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FHA Loan Refinancing

FHA Loan Refinancing

What is an FHA loan, you ask? Good question. In all truthfulness, there really is no such thing as an FHA loan. The FHA (Federal Housing Administration) doesn’t really fund your mortgage at all. In fact, the FHA doesn’t even buy or underwrite loans. The FHA provides mortgage insurance to help consumers become homeowners. To put it another way, the FHA insures mortgage companies from losses so on the slight chance a buyer defaults on their mortgage, the home loan lenders will get their money. This encourages lenders to give mortgages to people who might not otherwise qualify for a loan. That’s pretty much it. To keep things simple, we (and nearly all other mortgage lenders), call any loans insured by the FHA, “FHA Loans.” Should I get an FHA loan? Do you want a lower mortgage payment? If so, Quicken Loans now offers FHA Streamline, the easiest way to refinance your FHA loan. With FHA Streamline, you could refinance an FHA loan with no appraisal and no income/assets verification. Not sure if an FHA Streamline is right for you? Find out if you qualify for an FHA Streamline refinance in just a few easy steps! Do you want to refinance out of an ARM? Is your ARM payment rising? Would you like to refinance to a lower rate or even do a cash-out refinance up to 85%? If so, the FHA loan may be the answer to your mortgage problems. Now, refinancing with an FHA loan is easier than…

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Closing Costs and Fees Explained

Closing Costs and Fees Explained

Mortgage closing costs are fees charged for services that must be performed to process and close your loan. At the time you apply for a loan, lenders are required by law to disclose to you, in writing, what the estimated mortgage closing costs will be. This is known as the Good Faith Estimate. Closing Costs and Fees Associated with Your Home Purchase Closing costs can vary by mortgage option and amount, so the costs on a 30-year fixed or a 15-year fixed may not be exactly the same as a 5-year ARM mortgage. And some loans, such as an FHA loan or a VA loan actually allow a seller to cover all or some of the closing costs. But what exactly are the closing costs, regardless of whether you or the seller pays them? The most common closing cost is the down payment. In addition to making your down payment, there are other costs and fees associated with your home purchase. Average closing costs generally range from $2,500 to $5,000 or about 6% of your loan – a sizable amount of money when you consider this is paid upfront at closing. But where exactly does it all go? A common misconception about mortgage closing costs is that they all go to the lender, when in reality, many of the costs are related to services performed by others. Mortgage closing costs cover expenses associated with getting a home loan, from inspections and appraisals to title insurance, taxes and more. It is…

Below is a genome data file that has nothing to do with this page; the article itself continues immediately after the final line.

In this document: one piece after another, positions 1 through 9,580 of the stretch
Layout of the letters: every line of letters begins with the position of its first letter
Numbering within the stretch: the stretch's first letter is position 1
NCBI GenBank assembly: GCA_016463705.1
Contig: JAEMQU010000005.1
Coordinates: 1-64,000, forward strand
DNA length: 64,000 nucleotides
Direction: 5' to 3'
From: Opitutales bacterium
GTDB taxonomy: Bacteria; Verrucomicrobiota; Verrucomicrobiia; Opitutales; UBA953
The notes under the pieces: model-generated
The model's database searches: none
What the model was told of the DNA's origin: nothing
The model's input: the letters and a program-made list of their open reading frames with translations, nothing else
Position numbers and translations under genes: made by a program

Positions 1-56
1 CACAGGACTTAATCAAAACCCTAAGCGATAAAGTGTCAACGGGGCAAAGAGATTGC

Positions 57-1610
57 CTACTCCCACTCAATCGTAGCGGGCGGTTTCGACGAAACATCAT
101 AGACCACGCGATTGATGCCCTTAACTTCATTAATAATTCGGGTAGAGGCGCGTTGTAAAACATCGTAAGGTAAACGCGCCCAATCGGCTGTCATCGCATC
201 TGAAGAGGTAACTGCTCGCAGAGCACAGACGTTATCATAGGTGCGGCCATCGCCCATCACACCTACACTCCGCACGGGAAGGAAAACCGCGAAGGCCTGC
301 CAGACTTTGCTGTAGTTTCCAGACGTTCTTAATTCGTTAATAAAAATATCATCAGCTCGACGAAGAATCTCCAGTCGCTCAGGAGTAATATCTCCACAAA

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Jumbo Loans for Larger Home Loans

Jumbo Loans for Larger Home Loans